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Hard Brexit Could See Average New Car Price Soar To 125% Of UK Household Income In 2019

new car price vs household income

new car price vs household income

PERTH, PERTH & KINROSS, UNITED KINGDOM, September 12, 2018 / -- A hard Brexit, where the UK defaults to WTO tariffs, could see the average sale price of a new car reach 125% of household income in 2019.

Research by online car magazine reveals that the average new car price in the UK has risen from 95% of median disposable household income in 2008, to 120% in 2018.

The sharp rise over the past decade would be compounded by a hard Brexit, which the Society of Motor Manufacturers & Traders (SMMT) estimates could add a further £1,500 onto the cost of the average car.

Taking the latest Bank of England figures on wage increases and inflation into account, AutoWise project that a hard Brexit would see the sale price of the average new car rise to £35,864 next year, with household income forecast at £28,692. In 2008 the average new car sold for £24,383.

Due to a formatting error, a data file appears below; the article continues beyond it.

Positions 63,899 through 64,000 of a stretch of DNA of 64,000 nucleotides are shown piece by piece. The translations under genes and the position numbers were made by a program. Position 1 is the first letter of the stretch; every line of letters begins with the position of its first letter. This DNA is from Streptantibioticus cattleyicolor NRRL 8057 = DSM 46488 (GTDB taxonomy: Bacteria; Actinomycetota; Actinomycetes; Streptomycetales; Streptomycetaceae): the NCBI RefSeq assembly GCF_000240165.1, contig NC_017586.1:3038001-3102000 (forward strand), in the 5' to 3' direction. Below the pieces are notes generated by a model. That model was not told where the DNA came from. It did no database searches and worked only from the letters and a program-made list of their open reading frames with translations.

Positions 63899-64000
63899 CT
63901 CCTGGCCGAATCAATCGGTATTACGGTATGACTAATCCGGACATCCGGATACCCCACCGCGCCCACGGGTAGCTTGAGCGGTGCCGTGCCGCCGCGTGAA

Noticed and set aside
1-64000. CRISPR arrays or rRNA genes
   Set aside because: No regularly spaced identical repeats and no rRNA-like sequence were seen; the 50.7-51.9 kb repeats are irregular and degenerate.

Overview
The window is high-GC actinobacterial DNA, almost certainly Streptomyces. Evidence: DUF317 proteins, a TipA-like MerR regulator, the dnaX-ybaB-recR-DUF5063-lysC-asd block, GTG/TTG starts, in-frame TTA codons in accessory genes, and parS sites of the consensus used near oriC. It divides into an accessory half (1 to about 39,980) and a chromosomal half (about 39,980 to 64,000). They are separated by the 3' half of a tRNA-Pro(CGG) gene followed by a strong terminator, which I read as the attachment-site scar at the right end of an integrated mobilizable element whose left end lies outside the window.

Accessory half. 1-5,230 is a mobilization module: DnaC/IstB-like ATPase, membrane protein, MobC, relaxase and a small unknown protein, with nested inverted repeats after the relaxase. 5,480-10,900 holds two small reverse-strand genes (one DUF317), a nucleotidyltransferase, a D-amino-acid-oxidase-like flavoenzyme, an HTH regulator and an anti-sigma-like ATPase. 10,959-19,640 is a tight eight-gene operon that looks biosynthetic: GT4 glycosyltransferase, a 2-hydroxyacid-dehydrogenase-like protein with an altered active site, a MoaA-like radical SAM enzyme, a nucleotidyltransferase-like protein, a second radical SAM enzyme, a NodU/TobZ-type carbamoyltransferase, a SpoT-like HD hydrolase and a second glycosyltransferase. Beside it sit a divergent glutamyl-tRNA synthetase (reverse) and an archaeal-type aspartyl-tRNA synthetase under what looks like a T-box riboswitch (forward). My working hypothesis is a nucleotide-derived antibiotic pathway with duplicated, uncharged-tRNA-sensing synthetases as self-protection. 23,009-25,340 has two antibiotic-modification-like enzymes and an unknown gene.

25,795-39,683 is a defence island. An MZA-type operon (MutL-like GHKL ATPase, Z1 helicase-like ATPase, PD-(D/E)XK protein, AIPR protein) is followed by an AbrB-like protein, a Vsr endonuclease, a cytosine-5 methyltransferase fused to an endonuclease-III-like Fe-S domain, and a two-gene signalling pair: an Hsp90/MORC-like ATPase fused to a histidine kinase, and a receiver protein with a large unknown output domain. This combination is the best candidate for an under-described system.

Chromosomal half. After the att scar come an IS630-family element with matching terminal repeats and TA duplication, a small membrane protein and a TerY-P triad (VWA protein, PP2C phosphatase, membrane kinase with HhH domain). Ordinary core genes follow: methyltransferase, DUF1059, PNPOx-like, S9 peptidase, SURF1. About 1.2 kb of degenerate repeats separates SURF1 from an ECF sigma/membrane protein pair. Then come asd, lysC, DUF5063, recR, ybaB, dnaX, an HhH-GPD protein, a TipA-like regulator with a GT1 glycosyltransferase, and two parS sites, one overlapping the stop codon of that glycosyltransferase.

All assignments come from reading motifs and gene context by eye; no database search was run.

AutoWise founder Chris Riley comments, “With the introduction of the ‘toxin tax’ and rising fuel costs, it’s been a gloomy period for UK motorists. And unfortunately our research reveals more bad news could be on the way. A hard Brexit would see the cost of a new car in the UK soar to 125% of annual disposable income for the average British family.”

If the UK exits the European Union without a trade deal, a standard WTO tariff of 10% would apply to all completed car imports, while a 2018 report by the Business, Energy, and Industry Strategy Committee projects an average tariff of 4.5% on components.

In 2016, the SMMT estimated that these tariffs would add £1,500 to the average sale price of each new car sold in the UK.

SMMT’s mid-year update on British car production (published in July), revealed that British car output fell by an annual 3.3% in the first 6 months of 2018. On revealing the figures, SMMT chief executive Mike Hawes warned, “No deal… is just not an option. It would be seriously damaging to the industry not just in the UK but in Europe as well.”

AutoWise’s Chris Riley echoed Hawes’ concerns, “It’s clear from our research that a no deal Brexit would be very bad news for the car industry, British motorists, and hard working families across the UK.”

David McSweeney
Top 5 Media
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